Egypt plans to deliver 300 natgas powered microbuses each month


The Egyptian government plans to deliver some 300 natgas-powered microbuses each month as part of the state’s plan to replace old vehicles with new models that have dual-fuel engines, Finance Minister Mohamed Maait said in a statement. The first dual-fuel microbus is now on the road after being delivered to its owner under the natgas transition scheme.

The government aims to put 15k microbuses with new dual-fuel engines on the road during the first year of its multi-year natgas transition program. The ministry is providing microbus owners with support of 25% of the new vehicle’s total value — at a maximum of EGP 65k — to help them cover the down payment. The remainder is being paid over seven to 10 years in installments subsidized rates under a financing program backed by the Central Bank of Egypt. In early June, the ministry recently expanded the scheme to include owners of 20+ year-old microbuses in the first phase starting last July.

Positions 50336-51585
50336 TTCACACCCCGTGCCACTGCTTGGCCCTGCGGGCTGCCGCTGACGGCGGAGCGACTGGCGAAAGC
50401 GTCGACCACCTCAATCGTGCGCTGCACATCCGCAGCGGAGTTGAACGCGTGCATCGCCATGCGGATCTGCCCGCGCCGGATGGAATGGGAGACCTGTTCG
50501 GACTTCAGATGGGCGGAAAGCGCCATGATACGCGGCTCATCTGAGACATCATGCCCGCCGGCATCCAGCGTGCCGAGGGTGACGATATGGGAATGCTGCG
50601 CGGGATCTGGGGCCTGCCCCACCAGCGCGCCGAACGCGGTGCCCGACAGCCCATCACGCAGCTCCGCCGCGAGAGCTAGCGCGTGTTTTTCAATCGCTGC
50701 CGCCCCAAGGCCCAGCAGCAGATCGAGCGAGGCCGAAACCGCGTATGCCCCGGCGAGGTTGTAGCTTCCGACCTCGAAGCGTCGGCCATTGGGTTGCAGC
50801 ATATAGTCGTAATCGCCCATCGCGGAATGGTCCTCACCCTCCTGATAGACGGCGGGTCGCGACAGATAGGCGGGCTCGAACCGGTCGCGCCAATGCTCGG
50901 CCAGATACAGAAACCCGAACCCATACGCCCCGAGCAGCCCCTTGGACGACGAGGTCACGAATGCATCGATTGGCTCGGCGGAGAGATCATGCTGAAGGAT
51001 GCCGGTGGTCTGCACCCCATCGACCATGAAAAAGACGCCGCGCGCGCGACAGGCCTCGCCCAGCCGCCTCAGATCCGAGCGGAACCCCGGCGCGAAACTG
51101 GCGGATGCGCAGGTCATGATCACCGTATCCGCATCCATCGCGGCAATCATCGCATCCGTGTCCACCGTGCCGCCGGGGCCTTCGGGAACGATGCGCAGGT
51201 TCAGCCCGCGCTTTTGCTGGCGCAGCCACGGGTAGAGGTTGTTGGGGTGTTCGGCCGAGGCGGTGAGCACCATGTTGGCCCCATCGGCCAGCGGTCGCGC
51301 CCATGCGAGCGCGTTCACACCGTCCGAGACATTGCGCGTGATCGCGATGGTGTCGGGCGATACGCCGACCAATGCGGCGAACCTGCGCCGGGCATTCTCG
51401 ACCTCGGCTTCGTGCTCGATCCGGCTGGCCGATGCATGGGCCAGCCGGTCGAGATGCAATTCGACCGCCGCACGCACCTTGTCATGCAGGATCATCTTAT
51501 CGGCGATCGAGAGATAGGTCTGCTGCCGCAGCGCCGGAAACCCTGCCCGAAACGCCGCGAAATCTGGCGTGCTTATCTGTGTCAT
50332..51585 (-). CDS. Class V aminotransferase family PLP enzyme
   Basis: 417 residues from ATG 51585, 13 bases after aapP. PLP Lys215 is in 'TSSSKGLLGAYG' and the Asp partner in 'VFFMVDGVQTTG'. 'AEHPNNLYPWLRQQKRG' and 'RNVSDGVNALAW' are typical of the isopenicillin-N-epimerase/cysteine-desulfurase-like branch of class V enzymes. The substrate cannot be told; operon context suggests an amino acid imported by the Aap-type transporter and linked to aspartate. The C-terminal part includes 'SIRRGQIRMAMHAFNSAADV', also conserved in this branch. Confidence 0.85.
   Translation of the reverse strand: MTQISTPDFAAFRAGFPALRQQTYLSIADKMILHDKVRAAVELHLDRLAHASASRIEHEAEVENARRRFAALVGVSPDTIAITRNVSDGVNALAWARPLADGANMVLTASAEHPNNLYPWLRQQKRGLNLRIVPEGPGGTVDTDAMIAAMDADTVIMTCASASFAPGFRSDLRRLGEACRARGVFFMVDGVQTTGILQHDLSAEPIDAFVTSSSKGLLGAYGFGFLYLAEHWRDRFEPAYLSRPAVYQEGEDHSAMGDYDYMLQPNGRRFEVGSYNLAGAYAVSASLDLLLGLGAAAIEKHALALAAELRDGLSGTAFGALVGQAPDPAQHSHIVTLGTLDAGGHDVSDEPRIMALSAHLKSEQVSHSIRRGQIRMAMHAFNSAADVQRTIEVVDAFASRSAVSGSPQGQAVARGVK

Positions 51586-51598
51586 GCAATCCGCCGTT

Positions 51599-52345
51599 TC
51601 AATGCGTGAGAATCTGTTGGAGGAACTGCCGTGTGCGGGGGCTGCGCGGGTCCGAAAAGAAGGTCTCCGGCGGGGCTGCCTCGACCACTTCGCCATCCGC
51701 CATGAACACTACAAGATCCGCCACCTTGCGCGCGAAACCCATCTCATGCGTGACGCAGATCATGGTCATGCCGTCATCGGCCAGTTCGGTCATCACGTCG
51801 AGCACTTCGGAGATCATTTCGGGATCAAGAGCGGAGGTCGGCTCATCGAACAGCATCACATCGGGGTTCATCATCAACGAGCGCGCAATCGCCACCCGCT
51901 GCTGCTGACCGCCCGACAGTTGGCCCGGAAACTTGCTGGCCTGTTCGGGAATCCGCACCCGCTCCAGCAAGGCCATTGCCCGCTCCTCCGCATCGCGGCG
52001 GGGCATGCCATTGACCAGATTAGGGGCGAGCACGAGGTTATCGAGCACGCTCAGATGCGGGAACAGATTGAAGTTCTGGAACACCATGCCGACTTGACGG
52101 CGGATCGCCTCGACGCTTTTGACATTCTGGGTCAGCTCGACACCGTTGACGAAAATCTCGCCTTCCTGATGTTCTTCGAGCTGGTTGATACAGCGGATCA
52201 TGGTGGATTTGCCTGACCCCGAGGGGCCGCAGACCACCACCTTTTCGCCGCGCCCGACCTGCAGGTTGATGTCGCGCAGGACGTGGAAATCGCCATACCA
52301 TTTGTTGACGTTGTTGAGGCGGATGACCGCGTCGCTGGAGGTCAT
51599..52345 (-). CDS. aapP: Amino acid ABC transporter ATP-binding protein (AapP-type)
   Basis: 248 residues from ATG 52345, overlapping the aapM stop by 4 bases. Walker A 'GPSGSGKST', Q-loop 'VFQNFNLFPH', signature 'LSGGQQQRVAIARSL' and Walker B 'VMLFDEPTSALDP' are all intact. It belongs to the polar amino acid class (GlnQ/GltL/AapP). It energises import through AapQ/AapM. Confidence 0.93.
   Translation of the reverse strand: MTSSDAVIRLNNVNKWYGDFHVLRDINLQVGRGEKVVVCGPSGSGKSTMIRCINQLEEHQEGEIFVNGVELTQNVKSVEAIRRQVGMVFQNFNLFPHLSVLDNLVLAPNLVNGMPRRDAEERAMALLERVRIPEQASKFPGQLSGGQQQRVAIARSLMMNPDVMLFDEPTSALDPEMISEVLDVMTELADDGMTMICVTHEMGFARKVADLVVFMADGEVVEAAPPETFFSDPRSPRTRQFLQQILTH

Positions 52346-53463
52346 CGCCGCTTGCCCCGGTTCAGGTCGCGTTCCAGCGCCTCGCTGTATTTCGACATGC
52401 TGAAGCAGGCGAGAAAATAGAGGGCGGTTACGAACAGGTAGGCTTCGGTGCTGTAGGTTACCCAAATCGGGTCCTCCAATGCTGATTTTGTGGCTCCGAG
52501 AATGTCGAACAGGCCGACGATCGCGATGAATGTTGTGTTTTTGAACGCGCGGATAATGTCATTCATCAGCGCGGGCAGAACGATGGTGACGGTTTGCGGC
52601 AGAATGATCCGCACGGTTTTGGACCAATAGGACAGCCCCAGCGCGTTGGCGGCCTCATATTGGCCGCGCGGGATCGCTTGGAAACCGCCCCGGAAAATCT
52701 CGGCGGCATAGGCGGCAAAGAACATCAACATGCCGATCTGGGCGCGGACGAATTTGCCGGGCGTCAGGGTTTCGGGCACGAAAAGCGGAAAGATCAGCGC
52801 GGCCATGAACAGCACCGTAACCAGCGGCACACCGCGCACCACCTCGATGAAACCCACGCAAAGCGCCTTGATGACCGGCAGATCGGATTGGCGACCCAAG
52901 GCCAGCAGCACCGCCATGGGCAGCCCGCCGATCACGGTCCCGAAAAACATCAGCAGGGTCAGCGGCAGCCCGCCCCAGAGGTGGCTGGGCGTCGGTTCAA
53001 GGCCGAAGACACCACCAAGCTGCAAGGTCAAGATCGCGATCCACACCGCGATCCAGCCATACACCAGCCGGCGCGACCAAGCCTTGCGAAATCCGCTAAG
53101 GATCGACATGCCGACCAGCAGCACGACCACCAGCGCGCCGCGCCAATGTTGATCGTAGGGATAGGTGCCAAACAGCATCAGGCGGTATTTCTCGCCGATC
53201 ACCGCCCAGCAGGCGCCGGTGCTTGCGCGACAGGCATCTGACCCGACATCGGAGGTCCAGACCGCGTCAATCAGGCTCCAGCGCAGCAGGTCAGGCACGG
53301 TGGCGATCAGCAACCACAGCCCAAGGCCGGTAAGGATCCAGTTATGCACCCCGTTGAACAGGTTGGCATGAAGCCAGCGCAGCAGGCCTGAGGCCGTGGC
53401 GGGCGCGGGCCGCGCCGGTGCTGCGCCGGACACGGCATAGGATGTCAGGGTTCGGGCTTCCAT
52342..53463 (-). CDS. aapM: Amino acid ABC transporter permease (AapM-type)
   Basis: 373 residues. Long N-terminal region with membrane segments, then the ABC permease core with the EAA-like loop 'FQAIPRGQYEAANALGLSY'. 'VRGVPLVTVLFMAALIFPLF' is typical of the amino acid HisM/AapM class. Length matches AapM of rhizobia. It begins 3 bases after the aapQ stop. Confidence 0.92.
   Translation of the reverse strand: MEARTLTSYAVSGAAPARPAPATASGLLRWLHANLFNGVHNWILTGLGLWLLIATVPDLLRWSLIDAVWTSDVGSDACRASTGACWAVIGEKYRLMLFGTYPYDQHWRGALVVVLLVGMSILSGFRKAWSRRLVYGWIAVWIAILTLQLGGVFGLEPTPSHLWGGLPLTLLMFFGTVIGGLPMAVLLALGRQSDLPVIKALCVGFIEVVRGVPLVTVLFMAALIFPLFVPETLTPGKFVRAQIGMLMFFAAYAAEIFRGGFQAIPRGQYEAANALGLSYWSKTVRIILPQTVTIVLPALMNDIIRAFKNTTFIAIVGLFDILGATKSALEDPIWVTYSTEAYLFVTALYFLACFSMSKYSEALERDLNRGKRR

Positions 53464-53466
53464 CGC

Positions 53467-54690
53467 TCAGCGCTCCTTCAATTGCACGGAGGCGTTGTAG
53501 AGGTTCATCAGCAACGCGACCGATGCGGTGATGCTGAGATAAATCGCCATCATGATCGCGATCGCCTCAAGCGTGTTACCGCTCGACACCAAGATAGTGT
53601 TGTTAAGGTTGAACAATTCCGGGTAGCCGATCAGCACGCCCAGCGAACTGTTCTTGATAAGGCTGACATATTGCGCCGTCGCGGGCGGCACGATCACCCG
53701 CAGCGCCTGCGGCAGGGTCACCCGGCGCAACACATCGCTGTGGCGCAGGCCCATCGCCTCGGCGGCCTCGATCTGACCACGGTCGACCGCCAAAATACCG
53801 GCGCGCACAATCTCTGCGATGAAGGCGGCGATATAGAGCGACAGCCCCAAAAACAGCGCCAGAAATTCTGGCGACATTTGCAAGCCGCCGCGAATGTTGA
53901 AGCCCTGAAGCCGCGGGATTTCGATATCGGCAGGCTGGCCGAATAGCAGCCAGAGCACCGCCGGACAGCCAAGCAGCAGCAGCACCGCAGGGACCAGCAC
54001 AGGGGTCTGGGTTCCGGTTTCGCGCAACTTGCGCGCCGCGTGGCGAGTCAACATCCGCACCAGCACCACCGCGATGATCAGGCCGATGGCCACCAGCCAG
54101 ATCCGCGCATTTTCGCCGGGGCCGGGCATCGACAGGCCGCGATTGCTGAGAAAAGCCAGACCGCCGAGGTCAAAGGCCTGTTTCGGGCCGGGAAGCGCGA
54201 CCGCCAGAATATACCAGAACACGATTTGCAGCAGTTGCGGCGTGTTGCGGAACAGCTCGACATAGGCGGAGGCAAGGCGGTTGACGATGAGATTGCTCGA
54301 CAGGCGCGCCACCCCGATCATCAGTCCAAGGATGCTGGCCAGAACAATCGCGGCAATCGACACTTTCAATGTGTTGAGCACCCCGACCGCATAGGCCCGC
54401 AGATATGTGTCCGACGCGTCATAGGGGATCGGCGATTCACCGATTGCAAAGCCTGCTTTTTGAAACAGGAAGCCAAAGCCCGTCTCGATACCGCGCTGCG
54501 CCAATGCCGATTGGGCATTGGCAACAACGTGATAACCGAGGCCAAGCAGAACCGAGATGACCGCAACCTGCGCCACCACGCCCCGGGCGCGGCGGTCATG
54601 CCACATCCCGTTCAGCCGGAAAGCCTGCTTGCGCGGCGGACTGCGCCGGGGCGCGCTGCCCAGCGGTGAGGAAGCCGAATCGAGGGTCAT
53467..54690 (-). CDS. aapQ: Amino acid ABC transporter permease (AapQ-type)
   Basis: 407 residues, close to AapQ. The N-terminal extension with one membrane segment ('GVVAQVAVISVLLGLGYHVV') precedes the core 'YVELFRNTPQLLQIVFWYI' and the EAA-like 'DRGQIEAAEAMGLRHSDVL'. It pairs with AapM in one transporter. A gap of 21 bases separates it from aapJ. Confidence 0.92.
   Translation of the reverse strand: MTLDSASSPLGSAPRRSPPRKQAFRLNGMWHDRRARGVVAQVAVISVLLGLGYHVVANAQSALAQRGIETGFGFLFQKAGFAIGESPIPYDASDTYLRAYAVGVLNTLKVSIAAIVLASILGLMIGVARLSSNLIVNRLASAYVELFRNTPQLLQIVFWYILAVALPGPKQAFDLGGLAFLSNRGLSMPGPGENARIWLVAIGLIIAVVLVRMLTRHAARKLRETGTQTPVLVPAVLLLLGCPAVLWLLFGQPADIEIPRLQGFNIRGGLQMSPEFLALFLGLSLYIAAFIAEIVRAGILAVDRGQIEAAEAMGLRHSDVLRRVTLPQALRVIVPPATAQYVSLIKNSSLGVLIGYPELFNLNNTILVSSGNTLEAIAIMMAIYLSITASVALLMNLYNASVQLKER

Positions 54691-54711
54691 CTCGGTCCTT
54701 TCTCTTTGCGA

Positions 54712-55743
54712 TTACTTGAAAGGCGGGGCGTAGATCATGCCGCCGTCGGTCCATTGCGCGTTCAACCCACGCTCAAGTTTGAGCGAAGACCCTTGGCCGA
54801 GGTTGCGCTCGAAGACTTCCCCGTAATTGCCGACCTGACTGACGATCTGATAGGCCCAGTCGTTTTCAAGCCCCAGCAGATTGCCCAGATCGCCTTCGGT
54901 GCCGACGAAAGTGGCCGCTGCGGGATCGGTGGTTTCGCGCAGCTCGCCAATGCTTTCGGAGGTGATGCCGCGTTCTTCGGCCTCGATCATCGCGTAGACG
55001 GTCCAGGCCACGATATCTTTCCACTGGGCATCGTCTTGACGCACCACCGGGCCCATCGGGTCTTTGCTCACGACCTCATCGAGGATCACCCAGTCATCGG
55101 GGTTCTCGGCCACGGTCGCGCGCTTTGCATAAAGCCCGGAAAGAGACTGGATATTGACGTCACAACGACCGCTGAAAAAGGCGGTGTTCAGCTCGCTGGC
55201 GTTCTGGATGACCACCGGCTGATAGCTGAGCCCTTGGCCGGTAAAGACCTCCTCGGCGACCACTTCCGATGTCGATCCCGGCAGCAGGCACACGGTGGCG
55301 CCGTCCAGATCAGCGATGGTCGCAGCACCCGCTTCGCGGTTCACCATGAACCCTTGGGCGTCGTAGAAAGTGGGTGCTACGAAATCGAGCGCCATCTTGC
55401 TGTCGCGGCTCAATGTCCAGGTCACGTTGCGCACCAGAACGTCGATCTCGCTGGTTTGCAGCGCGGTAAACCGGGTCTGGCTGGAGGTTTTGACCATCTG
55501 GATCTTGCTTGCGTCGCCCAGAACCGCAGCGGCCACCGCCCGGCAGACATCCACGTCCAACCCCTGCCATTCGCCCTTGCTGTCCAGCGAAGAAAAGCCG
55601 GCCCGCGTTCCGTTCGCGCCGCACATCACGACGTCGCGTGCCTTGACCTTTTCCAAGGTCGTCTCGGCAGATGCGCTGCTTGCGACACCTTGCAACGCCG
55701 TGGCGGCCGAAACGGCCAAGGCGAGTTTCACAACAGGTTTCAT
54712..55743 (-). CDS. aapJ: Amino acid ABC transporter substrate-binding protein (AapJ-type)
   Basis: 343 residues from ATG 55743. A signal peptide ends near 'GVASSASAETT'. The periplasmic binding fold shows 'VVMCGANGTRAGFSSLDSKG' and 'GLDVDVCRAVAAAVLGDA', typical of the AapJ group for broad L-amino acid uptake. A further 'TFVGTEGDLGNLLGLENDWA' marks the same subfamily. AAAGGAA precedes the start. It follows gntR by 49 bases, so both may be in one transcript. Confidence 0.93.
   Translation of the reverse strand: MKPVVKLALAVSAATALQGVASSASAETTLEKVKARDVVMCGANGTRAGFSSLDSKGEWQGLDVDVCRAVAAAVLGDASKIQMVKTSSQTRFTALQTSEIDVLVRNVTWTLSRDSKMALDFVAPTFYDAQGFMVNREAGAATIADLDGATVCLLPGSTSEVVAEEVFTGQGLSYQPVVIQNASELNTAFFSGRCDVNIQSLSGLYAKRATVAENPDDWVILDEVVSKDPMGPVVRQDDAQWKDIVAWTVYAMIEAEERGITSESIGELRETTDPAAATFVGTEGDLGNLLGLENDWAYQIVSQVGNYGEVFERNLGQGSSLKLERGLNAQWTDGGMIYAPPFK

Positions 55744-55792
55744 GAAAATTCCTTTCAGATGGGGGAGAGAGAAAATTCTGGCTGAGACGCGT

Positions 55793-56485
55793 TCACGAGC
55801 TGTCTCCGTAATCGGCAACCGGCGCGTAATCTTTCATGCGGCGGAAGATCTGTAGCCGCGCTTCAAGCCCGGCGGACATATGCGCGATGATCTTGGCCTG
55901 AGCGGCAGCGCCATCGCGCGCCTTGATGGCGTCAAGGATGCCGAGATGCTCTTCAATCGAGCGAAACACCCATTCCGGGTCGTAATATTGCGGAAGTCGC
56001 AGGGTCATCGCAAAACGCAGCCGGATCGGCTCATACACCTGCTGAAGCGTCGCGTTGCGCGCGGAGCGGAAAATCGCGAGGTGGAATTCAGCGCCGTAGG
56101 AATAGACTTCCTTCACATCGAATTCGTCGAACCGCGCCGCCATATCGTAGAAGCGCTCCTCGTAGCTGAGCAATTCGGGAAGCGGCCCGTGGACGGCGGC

How many are eligible for the initiative? So far, some 31k of the applicants met the program’s conditions, according to the initiative’s executive director Amgad Mounir. The figure is a slight increase from the 30k eligible people who were contacted in April by the ministry, out of around 68k who applied to the scheme at the time.

The latest on other natgas vehicles: The government has delivered so far 4.12k vehicles including passenger cars and taxis since April, with EGP 92.8 mn in incentives having been paid out, the statement read. This is more than double the 1.7k dual-fuel passenger cars delivered as at late June, with EGP 46.5 mn worth of paid incentives. In FY2021-2022, the government plans to extend additional incentives worth EGP 2 bn to encourage car owners to take part in the state’s natgas transition plan.

It’s an open question whether the government can sustain that rate of replacement thanks to an ongoing global chip shortage that is cutting into supply of new vehicles.

A refresher on the transition scheme: The government began this year rolling out a plan that aims to have 450k cars outfitted with dual-fuel engines by 2024. The scheme is also expected to be extended to tuk-tuks. In parallel, the government is working to boost the country’s natgas refueling infrastructure and plans to have 1k natural gas filling stations set up nationwide by the end of this year.